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A volume of sermons was published after the death of Dr. Paley, which he left by his will to be distributed among his parishioners. In clearness of expression, in harmony of style, and in force of moral sentiment, some parts of these sermons are equal if not superior to any of his other works. In the pulpit he was one of those preachers who excelled in bringing the most important truths home to men's interests and bosoms. Though a few will rejoice, yet the majority of readers will lament, that in these sermons the author has abandoned his usual reserve with respect to certain doctrina matters, which it is more easy to find in the liturgy and the articles of the church, than in the precepts of Christ, or the writings of the Evangelists.—Those doctrines which tend only to engender strife and to produce vain logomachies, would always be better omitted in the pulpit : and it is greatly to be deplored that in these sermons Dr. Paley has sanctioned their introduction. The great end of the commandment is charity; but can these doctrines conduce to that end? If this question had been proposed to Dr. Paley, it is not difficult to conjecture what would have been his reply, if that reply had been in unison with his unsophisticated sentiments.

The reader will perhaps not be displeased, if we add to this biographical sketch of Dr. Paley the following interesting anecdote which he related to a friend at Cambridge in the year 1795, while they were conversing on the early part of his academical life.

“I spent the first two years of my undergraduateship,” said he,“ happily, butunprofitably.' I was constantly in society, where we were not immoral, but idle, and rather expensive. At the commencement of my third year, however, after having left the usual party at rather a late hour in the evening, I was awakened at five in the morning by one of my companions who stood at my bed-side, and said, Paley, I have been thinking what a d***** fool you are. I could do nothing, probably, were I to try, and can afford the life I lead: you could do every thing, and cannot afford it. I have had no sleep during the whole night on account of these reflections, and am now come solemnly to inform you that if you persist in your indolence, I must_renounce your society. I was so struck," Dr. Paley continued, " with the visit and the visitor, that I lay in bed great part of the day and formed my plan. I ordered my bed-maker to prepare my fire every evening, in order that it might be lighted by myself. I arose at five; read during the whole of the day, except during such hours as chapel and hall required, allotting to each portion of time its peculiar branch of study; and just before the closing of gates (nine o'clock) I went to a neighbouring coffee-house, where I constantly regaled upon a mutton chop and a dose of milk punch. And thus on taking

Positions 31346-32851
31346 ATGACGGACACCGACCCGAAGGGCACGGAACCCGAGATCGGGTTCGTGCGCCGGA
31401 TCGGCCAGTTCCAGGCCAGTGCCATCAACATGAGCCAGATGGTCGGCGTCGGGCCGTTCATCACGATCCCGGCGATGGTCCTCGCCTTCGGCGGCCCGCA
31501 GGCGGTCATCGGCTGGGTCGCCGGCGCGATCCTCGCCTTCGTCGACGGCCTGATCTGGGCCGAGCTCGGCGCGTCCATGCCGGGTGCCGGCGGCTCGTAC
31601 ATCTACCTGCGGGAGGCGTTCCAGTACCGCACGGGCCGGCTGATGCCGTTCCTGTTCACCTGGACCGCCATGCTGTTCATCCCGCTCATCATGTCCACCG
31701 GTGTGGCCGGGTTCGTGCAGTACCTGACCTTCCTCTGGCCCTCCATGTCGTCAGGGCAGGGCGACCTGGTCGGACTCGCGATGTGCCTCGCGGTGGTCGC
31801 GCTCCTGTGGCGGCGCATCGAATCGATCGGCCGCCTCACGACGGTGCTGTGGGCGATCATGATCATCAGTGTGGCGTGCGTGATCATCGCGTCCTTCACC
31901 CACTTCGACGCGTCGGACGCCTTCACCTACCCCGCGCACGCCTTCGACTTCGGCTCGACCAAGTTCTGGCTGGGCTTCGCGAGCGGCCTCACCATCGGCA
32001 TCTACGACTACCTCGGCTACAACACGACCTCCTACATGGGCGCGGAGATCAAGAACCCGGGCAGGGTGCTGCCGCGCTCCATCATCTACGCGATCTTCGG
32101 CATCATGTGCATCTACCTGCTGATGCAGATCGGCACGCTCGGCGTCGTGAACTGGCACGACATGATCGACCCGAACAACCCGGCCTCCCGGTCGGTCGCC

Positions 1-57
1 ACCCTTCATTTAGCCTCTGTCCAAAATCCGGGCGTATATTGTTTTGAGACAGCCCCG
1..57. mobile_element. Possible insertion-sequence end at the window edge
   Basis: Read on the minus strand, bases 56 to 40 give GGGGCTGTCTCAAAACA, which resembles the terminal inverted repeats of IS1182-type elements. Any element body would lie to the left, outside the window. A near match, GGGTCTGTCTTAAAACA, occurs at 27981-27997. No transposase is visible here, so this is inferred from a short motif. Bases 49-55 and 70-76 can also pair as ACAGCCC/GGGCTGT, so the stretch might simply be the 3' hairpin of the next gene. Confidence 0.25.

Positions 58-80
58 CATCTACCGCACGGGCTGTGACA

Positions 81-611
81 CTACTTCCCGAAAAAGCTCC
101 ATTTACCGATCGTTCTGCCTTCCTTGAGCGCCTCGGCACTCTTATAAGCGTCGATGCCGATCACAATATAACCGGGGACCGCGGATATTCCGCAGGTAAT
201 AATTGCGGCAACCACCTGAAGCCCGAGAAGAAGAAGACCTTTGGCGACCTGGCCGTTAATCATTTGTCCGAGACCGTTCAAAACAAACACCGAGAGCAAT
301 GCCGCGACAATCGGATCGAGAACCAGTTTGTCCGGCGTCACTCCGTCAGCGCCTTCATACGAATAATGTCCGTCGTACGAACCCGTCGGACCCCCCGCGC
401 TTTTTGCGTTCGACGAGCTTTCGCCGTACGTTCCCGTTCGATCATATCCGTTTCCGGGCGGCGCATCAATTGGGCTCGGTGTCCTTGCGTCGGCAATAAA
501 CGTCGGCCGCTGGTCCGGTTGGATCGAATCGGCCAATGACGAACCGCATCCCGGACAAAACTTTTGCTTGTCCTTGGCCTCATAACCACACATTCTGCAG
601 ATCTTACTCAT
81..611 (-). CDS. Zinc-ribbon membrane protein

my bachelor's degree I became senior wrangler.”

Anecdotes of this kind, which have some thing of the marvellous, are seldom related with a punctilious adherence to truth: but if here be no erroneous statement, or inaccurate representation, Mr. Meadley appears to ascribe too much to the occurrence when he attributes to it, “not only his (Paley's) successfu, labours as a college tutor, but the in. valuable productions of his pen.” A mind like that of Paley could not have been long so indolent as is represented without some compunctious visitings of remorse. It is more than probable that when he first received this friendly admonition, his bosom was a prey to some lurking pangs of self-condemnation ; and he was consequently predisposed instantly to put in force a plan of more systematic and more vigorous application. Where the matter of combustion already exists, a little spark will set it in a blaze.

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